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mHealth App Looks to Identify, Help Treat Postpartum Depression

Researchers at Massachusetts General Hospital have launched an app designed to identify postpartum depression in new parents by connecting with them at home.

Source: ThinkStock

By Eric Wicklund

- Massachusetts General Hospital researchers have developed an mHealth app to help diagnose postpartum depression in new mothers – and give researchers more information on how to identify and treat the behavioral health condition.

The MGH Perinatal Depression Scale (MGHPDS), a free iPhone app developed at Mass General’s Ammon-Pinizzotto Center for Women's Mental Health, prompts users to answer questions about mood, sleep, anxiety and stress during and up to 12 weeks after pregnancy.

The digital health tool is designed to help diagnose and treat a serious mood disorder – much different than the so-called “baby blues“ – that affects some 15 percent of new parents and can lead to adverse behavioral and physical health concerns, even harm to the infant.

There is no known cause for PPD, though researchers have identified hormonal changes, genetics and major life changes as frequent contributors.  

With mobile health technology, researchers now hope to gain a better understanding of what a parent goes through after the birth of a chuild.

"The rapid growth of mHealth in psychiatry has led to the development of a variety of web-driven screening tools for many mental health issues, yet to date there has been little attention to the use of technology to better diagnose and treat PPD," Lee S. Cohen, MD, director of the Ammon-Pinizzotto Center and professor of psychiatry at Harvard Medical School, said in a press release. "Further complicating matters is the wide prevalence of false positives, which occur approximately 25 percent of the time when using currently available scales."

The MGHPDS app combines the most common PPD evaluator, the Edinburgh Postpartum Depression Scale, a 10-question self-rating scale which is the most common tool for identifying women at risk for PPD, with other tools to measure symptoms associated with perinatal psychiatric illness, such as sleep disturbance, anxiety and perceived stress.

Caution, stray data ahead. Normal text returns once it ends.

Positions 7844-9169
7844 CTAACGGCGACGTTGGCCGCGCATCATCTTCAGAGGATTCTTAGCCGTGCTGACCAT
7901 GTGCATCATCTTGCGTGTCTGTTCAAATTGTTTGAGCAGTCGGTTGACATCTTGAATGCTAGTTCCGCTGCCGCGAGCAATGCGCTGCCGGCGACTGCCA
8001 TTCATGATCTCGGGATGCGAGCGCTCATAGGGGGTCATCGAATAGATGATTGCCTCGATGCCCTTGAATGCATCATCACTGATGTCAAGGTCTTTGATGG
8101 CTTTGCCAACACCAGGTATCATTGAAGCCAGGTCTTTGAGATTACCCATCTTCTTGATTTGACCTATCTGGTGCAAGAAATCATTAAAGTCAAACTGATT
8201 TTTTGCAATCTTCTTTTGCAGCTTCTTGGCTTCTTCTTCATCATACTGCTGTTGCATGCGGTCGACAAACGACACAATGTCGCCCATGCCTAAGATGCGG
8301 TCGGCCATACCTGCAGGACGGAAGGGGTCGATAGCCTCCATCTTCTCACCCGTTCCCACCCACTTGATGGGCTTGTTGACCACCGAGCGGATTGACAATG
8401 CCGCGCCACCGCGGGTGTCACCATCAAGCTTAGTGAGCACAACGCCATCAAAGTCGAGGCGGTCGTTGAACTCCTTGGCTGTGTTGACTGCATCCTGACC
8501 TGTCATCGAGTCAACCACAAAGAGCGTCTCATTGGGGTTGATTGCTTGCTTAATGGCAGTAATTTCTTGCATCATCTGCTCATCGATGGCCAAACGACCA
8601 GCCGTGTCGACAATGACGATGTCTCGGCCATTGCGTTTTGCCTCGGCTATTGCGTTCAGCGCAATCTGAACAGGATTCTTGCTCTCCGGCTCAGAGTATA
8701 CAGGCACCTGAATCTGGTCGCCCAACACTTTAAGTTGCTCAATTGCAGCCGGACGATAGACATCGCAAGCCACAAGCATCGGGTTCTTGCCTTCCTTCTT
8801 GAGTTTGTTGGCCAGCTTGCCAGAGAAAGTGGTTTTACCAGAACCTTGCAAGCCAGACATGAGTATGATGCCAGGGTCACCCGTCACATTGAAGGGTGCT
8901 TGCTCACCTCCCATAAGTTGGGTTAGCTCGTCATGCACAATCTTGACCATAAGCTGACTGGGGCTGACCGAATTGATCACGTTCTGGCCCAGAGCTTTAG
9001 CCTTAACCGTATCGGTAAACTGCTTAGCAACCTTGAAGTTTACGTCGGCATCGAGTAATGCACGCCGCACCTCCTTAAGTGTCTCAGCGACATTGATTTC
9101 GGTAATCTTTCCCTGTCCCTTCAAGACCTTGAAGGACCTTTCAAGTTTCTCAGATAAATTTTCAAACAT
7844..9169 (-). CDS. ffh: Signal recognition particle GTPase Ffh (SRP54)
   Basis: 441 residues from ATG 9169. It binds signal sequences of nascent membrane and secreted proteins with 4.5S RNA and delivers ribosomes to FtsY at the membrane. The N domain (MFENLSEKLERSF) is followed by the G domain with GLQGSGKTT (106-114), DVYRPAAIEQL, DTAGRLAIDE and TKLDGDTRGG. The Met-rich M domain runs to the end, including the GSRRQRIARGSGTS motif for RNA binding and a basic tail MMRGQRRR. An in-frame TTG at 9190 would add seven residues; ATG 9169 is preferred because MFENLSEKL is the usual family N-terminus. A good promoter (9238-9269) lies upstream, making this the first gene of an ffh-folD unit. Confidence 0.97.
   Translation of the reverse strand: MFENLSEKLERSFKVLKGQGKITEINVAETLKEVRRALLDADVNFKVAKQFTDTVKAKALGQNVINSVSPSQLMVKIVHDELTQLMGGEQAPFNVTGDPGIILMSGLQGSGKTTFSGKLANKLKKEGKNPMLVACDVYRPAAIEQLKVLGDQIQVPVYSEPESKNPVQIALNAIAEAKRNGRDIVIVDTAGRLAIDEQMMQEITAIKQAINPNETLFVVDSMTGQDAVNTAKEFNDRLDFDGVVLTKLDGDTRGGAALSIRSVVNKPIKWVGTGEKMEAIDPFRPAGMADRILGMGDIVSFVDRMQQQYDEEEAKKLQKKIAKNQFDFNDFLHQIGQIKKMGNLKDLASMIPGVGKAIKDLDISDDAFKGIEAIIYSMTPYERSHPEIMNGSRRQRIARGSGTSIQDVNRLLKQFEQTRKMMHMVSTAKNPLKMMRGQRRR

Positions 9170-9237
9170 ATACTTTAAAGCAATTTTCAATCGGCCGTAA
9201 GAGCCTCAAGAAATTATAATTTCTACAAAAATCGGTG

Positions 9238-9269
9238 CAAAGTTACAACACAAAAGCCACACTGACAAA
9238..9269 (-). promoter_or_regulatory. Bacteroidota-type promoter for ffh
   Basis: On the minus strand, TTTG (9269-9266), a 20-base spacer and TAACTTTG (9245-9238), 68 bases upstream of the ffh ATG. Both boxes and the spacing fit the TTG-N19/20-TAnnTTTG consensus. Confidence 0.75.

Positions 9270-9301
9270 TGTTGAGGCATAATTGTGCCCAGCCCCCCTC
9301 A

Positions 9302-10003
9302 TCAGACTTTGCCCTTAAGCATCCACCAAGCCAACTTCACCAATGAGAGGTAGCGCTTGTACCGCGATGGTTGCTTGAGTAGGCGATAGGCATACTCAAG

Cohen also hopes to use the app – an Android version will be released this fall – to refine how PPD is identified.

"Those who download the app and complete the included questionnaires may also consent to share their scores with researchers within our center here at MGH, further assisting in the development of an even shorter scale with greater specificity than what is currently available," he said. "It is our hope that - as screening for PPD becomes increasingly common across the US and globally - easy-to-use tools like the MGHPDS, which can be readily used on smartphones and other digital devices, will lead to more accurate screening of perinatal mood and anxiety disorders and to improved clinical outcomes for patients."

They’re not the only ones looking to unlock secrets around PPD with mHealth tools.

Last year, researchers at the University of North Carolina, working with the international Postpartum Depression: Action Towards Causes and Treatment (PACT) Consortium, the National Institutes of Mental Health and Sage Bionetworks, among others, launched PPD Act, an app and research study on Apple’s ResearchKit platform. The study’s goal is to reach 100,000 participants around the globe who are dealing with PPD or its more serious form, postpartum psychosis (PPP).

Following completion of the first phase, focused on gathering participants, researchers will use an mHealth module developed by the genetics research company 23andMe to collect DNA information from selected members.  

“This app and its self-administered testing model will provide us with access to a large amount of data among women across the globe while stretching our research dollars,” Patrick Sullivan, MD, director of the UNC Center for Psychiatric Genomics and one of the project’s organizers, said in a 2016 new story provided by UNC Health Care. “This will help us to validate and cross-check results, allowing us to draw more precise conclusions.”  

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